Edward Luttwak: Iran's Regime Will Never Be the Same





[Mr. Luttwak, a senior associate at the Center for Strategic and International Studies, is the author of "Strategy: The Logic of War and Peace" (Belknap, 2002).]

At this point, only the short-term future of Iran's clerical regime remains in doubt. The current protests could be repressed, but the unelected institutions of priestly rule have been fatally undermined. Though each aspect of the Islamic Republic has its own dynamic, this is not a regime that can last many more years.

When it comes to repression, Iran has a spectrum of security instruments that can be used synergistically. The national police can take care of routine crowd control; riot-police units can beat some demonstrators in order to discourage others; the much more brutal, underclass Basij militiamen enjoy striking and shooting affluent Iranians; and the technical arm of the regime can block cellular service to disrupt demonstrations, as well as stall Internet services.

If the protests were to seriously escalate, the Revolutionary Guard troops with their armored vehicles might also be called in, though at some risk to the regime, given that reformist presidential candidate Mohsen Rezai was their longtime commander. The alternative -- calling in the regular army -- would be much more risky since the loyalty of the generals is unknown. So far the regime has required neither.

What has undermined the very structure of the Islamic Republic is the fracturing of its ruling elite. It was the unity established by Ayatollah Khomeini that allowed the regime to dominate the Iranian people for almost 30 years. Now that unity has been shattered: The very people who created the institutions of priestly rule are destroying their authority.

Mahmoud Ahmadinejad's leading rival for the presidency, Mir Hossein Mousavi, was prime minister from 1981-89 when the Islamic Republic acquired its administrative structure, including its unelected head, the supreme leader. Though the supreme leader must be obeyed in all things, Mr. Mousavi now flatly rejects the orders of Ali Khamenei to accept Ahmadinejad's re-election. In this, Mr. Mousavi is joined by another presidential candidate, former parliament speaker and pillar of the establishment Mehdi Karroubi, and a yet more senior founder of the Islamic Republic, Ayatollah Ali Akbar Rafsanjani. President from 1989-97, Mr. Rafsanjani is also chairman of the Assembly of Experts, whose 86 members choose the supreme leader and can ostensibly remove him.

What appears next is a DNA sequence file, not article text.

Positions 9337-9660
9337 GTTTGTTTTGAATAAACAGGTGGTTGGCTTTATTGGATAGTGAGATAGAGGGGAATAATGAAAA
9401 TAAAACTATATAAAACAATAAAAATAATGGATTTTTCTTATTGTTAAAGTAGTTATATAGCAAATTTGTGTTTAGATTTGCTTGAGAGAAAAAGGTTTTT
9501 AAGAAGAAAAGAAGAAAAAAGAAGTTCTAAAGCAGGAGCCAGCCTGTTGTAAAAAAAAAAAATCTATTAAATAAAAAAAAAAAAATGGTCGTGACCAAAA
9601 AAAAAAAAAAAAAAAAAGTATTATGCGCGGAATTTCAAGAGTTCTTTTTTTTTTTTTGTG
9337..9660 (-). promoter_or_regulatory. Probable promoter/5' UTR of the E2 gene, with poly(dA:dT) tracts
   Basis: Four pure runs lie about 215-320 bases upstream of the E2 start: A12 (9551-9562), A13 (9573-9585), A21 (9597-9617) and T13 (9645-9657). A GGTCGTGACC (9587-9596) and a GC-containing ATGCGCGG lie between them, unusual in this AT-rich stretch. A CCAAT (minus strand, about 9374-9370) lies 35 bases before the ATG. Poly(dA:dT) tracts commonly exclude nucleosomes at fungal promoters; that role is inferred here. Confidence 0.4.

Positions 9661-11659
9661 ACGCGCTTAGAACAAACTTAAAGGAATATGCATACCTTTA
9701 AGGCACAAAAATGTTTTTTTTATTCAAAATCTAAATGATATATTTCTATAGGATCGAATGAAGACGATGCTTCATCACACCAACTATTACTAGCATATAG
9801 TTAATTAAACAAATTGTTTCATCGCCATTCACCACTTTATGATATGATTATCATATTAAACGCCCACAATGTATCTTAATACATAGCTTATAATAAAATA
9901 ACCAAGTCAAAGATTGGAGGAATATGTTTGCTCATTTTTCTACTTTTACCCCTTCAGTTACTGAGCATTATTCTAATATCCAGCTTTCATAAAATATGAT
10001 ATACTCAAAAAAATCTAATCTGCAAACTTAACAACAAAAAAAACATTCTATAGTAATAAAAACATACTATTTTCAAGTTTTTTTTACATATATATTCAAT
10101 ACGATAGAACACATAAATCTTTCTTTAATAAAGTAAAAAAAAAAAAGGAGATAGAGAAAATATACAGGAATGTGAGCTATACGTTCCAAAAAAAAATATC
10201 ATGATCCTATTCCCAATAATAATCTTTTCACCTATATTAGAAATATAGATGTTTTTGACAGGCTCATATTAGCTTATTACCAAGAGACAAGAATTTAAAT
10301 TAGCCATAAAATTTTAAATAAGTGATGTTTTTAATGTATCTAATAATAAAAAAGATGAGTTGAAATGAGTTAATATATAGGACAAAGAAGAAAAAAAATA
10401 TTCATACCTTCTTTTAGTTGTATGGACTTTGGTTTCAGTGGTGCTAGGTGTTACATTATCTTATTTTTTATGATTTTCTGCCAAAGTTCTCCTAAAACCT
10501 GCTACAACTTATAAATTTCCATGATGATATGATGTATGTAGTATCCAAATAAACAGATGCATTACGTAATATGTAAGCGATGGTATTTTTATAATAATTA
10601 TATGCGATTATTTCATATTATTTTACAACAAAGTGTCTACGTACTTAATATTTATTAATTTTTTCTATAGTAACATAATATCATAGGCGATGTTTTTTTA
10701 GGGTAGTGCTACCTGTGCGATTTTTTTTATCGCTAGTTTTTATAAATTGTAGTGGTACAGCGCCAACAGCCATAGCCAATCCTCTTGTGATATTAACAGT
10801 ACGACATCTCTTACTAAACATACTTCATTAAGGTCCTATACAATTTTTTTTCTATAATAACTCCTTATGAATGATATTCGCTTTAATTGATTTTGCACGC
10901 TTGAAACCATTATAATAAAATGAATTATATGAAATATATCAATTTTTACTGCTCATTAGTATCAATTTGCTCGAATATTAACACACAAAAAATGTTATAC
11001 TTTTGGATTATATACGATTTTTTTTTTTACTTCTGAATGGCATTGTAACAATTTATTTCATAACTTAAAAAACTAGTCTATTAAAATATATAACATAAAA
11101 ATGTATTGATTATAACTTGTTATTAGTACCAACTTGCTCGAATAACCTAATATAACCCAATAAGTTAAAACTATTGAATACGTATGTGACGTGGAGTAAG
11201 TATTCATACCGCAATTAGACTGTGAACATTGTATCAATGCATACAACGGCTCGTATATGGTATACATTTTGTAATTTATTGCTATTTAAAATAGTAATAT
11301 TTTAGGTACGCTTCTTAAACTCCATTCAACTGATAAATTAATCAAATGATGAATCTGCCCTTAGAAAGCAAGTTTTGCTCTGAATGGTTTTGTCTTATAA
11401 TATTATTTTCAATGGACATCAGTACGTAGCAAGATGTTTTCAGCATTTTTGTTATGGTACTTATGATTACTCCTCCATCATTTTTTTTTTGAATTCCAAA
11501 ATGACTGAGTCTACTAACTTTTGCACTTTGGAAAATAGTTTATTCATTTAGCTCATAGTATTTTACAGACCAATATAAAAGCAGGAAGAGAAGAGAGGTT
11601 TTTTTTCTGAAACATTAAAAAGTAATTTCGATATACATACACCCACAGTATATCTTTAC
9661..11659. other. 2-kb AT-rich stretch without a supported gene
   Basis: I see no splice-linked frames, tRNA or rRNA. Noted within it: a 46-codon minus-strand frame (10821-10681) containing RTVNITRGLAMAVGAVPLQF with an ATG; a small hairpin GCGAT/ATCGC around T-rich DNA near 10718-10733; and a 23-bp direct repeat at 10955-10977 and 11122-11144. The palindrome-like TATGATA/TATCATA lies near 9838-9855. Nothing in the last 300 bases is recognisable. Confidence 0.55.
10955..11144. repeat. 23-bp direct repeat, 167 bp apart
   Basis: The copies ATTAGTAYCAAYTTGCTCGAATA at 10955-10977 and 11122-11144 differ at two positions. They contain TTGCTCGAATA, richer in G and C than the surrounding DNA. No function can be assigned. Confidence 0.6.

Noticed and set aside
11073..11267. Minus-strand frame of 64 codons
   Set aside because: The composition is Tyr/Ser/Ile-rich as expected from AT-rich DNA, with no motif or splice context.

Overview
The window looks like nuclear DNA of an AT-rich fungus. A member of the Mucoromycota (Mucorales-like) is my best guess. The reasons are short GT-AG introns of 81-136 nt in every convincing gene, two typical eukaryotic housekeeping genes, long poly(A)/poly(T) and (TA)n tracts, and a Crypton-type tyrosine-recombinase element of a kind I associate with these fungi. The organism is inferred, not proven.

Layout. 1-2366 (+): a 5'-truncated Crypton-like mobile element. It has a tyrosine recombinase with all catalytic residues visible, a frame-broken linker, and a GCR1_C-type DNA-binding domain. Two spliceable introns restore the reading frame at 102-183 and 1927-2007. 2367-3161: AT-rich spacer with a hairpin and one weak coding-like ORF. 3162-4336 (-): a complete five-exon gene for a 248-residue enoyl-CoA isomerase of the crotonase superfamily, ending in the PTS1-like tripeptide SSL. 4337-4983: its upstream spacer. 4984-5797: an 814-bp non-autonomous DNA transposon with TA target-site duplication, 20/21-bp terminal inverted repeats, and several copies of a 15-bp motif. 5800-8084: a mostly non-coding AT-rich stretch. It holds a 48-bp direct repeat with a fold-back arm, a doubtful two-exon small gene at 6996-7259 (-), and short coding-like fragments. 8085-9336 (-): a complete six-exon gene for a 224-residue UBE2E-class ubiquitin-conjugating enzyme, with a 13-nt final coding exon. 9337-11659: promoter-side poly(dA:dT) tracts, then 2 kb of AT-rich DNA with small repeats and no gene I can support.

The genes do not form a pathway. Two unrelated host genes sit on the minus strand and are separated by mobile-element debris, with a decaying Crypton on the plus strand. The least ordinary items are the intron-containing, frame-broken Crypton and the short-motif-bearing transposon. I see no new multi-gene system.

During the campaign, Ahmadinejad accused Mr. Rafsanjani and his children of corruption on live television. So if Ahmadinejad's re-election is to be "definitive" and even "divine," as Supreme Leader Khamenei has declared, Mr. Rafsanjani would have to resign from all his posts and his children would have to leave Iran. Instead, he is reportedly trying to recruit a majority of the Assembly of Experts to remove Khamenei, or at least force him to order new elections.

The other key undemocratic institution of the Islamic Republic, founded in part by Messrs. Mousavi and Rafsanjani, is the 12-member Council of Guardians that can veto any laws passed by the elected parliament and any candidate for the parliament or the presidency. In recent years, the Council has persistently sided with extremists and Ahmadinejad, using its veto powers aggressively. Supreme Leader Khamenei logically chose the Council to deal with the election dispute.

Last week, the Council of Guardians announced that it might recount 10% of the ballots and summoned Messrs. Mousavi, Karroubi and Rezai. All three rejected the recount offer, and only Mr. Rezai showed up before the Council. Messrs. Mousavi and Karroubi simply refused to appear, explicitly denying the Council's authority as well as that of the supreme leader.

This is highly significant. Were it not for the office of the supreme leader and the Council, Iran would be a normal democratic republic.

In theory, if Ahmadinejad, Khamenei and the extremists of the Council of Guardians were all replaced by consensus figures, the Islamic Republic could continue as before. But in practice, that is impossible. Huge numbers of Iranians haven't been demonstrating at risk of beatings and worse for the uncharismatic and only marginally moderate Mr. Mousavi. His courage under pressure has certainly raised his popularity, but he is still no more than the accidental symbol of an emerging political revolution.

What's clear is that after years of humiliating social repression and gross economic mismanagement, the more educated and the more productive citizens of Iran have mostly turned their backs on the regime. Even if personally religious, they now reject the entire post-1979 structure of politicized Shiite Islam with its powerful ayatollahs, officious priests, strutting Revolutionary Guards and low-life Basij militiamen. Many Iranians once inclined to respect clerics now view them as generally corrupt -- including the Ahmadinejad supporters who applauded his attacks on Mr. Rafsanjani...



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